CECAN (the Centre for Evaluation of Complexity across the Nexus, based at the University of Surrey, has published the final report of CEP's meta-evaluation study of 23 selected evaluation projects we have undertaken relating to Nexus issues – water, environment, food, energy - over the last 10 years.
The full report - Learning lessons for evaluating complexity across the nexus: a meta-evaluation of CEP projects - is available here.
We evaluated the evaluation approaches and findings from a range of case studies – national and EU policy level down to programme level policy interventions and other initiatives – and sought to address three aims:
1. To learn the lessons from past policy evaluations;
2. To understand the factors that support or inhibit (barriers or enablers to) successful evaluations: and
3. To explore the value of different types of approaches and methods used for evaluating complexity
An important finding was the extent to which the contexts for evaluations at the EU level and UK levels differ: a very strong policy cycle exists for EU evaluations, which creates a more rigid framework for monitoring and evaluation, compared to the much greater degree of policy flux in the UK, and the resulting need for greater flexibility in the way in which evaluations are undertaken, and hence the greater utility of qualitative data collection and analysis methods.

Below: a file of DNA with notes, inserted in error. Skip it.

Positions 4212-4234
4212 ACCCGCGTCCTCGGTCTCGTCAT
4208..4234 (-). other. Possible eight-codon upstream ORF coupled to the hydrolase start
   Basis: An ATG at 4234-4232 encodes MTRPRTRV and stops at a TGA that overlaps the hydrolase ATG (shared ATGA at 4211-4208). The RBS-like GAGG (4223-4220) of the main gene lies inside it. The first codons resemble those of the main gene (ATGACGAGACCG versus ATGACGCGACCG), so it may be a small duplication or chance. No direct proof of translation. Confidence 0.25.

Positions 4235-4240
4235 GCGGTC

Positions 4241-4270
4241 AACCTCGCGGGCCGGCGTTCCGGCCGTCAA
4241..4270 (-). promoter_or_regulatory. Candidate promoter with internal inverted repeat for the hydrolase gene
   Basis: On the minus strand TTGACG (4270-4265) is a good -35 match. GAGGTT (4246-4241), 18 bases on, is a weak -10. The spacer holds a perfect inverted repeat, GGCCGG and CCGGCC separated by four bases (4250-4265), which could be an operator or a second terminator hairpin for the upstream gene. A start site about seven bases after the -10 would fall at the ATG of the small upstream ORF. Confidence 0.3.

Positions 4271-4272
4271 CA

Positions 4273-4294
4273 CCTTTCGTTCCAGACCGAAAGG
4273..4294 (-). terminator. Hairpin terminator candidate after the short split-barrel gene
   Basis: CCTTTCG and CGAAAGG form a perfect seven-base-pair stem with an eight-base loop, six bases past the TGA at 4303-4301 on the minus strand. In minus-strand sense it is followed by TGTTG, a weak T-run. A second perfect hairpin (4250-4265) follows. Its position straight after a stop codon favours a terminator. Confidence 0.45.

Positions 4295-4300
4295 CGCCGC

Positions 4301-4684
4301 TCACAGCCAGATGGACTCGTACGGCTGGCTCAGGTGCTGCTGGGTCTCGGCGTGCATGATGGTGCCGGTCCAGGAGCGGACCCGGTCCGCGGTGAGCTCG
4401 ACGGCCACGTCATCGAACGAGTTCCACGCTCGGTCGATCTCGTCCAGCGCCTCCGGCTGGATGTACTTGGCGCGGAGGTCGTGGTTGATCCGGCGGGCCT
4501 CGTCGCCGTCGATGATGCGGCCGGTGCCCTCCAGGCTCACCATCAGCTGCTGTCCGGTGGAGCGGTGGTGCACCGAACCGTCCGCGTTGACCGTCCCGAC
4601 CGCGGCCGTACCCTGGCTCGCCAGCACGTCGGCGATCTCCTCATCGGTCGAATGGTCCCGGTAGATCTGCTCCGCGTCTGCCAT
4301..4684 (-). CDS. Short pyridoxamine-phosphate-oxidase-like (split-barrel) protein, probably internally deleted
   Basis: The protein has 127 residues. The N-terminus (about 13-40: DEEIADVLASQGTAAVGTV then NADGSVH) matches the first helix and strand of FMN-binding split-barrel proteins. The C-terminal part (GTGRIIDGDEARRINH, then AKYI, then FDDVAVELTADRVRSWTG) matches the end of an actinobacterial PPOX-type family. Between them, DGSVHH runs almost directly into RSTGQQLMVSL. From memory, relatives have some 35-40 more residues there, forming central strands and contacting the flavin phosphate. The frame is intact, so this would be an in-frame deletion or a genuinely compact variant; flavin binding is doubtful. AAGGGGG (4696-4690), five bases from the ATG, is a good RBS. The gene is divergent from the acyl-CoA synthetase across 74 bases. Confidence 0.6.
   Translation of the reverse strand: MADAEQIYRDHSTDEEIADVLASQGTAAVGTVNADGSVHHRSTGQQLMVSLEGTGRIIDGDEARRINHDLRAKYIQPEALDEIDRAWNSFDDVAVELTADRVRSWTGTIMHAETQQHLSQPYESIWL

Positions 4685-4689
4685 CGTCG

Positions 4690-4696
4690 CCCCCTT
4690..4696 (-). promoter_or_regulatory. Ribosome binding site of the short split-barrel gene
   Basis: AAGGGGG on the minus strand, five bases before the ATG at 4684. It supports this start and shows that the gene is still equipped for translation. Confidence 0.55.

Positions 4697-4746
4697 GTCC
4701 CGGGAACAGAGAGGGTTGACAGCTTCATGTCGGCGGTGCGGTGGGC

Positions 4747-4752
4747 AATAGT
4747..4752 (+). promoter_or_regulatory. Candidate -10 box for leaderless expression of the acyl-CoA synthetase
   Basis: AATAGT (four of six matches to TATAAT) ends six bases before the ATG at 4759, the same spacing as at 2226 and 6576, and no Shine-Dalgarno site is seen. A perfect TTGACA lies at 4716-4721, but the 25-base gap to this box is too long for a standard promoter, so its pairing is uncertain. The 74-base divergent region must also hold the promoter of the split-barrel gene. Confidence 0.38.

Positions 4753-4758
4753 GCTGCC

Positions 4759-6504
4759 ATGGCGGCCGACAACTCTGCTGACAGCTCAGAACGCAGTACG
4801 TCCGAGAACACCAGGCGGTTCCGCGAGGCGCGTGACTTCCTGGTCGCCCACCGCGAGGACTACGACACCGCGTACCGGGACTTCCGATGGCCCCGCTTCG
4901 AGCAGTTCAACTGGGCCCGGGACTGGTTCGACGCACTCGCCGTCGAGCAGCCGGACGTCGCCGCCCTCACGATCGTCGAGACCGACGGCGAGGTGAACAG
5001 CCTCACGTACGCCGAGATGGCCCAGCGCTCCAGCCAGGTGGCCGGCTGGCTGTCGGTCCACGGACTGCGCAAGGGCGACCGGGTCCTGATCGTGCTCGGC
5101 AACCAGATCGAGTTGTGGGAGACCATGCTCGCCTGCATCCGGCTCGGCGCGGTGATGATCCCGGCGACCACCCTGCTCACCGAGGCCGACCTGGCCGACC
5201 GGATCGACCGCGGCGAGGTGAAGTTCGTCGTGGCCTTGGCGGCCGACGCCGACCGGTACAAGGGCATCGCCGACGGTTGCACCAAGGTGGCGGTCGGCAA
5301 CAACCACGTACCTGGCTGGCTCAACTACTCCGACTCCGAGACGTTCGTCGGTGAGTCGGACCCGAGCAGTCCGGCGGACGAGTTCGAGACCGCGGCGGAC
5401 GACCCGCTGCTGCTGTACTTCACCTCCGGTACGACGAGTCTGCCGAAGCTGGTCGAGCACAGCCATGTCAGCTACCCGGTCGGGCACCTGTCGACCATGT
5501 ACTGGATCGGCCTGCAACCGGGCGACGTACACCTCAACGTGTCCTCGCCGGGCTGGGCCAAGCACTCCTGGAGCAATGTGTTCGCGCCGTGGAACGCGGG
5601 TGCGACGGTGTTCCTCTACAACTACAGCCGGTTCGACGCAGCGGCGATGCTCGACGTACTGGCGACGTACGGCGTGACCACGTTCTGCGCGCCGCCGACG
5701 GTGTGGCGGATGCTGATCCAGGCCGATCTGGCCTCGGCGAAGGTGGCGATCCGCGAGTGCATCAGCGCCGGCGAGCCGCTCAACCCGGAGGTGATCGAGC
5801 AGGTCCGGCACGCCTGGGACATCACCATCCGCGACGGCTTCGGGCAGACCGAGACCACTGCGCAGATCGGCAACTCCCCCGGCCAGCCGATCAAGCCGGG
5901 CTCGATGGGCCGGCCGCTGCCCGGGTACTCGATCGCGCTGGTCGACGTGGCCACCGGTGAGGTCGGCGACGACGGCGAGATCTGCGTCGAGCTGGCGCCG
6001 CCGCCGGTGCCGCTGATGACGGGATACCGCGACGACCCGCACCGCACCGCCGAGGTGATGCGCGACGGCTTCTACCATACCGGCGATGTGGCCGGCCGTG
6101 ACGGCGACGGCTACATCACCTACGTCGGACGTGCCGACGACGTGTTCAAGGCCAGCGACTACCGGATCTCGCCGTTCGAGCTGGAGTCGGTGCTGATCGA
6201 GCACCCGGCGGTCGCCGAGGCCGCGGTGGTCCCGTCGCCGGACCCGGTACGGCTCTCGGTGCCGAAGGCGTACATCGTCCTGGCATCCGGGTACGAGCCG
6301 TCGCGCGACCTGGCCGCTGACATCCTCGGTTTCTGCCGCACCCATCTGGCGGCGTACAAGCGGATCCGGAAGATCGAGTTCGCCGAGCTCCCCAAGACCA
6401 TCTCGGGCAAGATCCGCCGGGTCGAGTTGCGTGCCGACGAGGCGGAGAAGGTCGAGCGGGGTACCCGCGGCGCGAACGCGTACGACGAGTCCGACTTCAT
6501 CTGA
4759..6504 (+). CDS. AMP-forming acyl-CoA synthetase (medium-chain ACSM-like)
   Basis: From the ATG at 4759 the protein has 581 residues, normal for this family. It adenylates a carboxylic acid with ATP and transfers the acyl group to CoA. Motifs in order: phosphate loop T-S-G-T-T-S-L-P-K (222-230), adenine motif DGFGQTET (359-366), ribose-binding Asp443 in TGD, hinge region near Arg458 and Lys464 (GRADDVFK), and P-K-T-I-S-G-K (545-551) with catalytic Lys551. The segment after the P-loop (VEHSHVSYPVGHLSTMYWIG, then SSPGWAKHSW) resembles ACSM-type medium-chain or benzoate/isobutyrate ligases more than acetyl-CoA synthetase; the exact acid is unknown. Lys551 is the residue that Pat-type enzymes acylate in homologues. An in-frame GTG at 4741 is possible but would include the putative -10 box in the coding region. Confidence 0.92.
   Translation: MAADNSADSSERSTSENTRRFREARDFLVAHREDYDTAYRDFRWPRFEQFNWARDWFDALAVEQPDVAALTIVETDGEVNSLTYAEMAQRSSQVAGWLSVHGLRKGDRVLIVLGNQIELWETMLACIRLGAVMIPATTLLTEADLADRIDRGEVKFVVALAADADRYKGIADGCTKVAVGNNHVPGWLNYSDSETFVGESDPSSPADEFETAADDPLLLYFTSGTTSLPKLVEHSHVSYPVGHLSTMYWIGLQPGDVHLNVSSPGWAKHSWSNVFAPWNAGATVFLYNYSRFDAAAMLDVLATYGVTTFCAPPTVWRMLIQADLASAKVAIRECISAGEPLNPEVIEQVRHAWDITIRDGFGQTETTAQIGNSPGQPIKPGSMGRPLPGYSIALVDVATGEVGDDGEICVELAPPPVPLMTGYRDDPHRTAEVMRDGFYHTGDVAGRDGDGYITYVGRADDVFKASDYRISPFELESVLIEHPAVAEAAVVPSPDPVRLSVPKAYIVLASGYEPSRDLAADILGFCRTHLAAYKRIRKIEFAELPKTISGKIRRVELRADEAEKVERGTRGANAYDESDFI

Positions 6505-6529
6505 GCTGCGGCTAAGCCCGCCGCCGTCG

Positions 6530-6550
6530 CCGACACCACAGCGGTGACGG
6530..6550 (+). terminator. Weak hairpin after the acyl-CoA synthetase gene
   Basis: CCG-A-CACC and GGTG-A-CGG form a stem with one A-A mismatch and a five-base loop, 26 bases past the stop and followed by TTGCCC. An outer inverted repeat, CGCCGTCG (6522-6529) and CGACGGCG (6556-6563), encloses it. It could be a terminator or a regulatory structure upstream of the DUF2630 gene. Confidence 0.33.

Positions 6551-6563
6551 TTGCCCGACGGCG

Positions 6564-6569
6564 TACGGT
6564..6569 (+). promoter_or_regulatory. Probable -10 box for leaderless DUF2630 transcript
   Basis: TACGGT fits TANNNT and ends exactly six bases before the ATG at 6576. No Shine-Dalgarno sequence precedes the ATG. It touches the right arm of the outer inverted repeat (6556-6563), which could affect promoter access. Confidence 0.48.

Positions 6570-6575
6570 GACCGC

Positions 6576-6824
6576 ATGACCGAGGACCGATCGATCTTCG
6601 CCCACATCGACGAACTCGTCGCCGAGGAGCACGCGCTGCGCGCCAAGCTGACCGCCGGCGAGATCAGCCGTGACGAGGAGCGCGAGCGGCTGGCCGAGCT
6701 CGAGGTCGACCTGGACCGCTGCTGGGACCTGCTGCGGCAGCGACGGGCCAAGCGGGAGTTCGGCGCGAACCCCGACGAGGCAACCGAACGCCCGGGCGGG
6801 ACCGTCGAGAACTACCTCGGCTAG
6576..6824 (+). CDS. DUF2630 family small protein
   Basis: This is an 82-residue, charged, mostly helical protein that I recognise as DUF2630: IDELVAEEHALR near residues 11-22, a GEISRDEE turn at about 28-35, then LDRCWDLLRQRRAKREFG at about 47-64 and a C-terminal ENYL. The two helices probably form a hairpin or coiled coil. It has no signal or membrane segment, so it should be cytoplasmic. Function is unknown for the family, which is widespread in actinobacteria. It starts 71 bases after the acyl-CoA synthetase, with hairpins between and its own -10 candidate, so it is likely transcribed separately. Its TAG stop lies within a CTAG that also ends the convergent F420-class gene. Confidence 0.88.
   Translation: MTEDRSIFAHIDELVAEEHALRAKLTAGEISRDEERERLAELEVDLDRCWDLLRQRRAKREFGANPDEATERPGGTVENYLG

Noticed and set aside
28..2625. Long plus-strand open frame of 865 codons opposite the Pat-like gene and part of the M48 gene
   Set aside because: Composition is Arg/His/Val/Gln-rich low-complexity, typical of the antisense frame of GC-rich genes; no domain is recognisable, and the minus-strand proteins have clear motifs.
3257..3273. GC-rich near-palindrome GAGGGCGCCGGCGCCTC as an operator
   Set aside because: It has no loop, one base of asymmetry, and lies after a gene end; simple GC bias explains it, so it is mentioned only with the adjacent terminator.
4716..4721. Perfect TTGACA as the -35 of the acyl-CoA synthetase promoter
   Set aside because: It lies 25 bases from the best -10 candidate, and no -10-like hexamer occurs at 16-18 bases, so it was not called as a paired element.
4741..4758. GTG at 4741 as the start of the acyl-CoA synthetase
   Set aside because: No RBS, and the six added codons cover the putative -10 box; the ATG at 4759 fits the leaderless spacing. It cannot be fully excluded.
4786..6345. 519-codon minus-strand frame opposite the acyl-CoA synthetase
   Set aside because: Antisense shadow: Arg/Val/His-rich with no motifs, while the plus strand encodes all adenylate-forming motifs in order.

Consequently the use or influence of evaluations in policy making differs considerably – there is much more instrumental (direct) use of EU evaluations compared to more conceptual or process (indirect) use of UK evaluations.
The key findings from the study are summarised in the infographic below: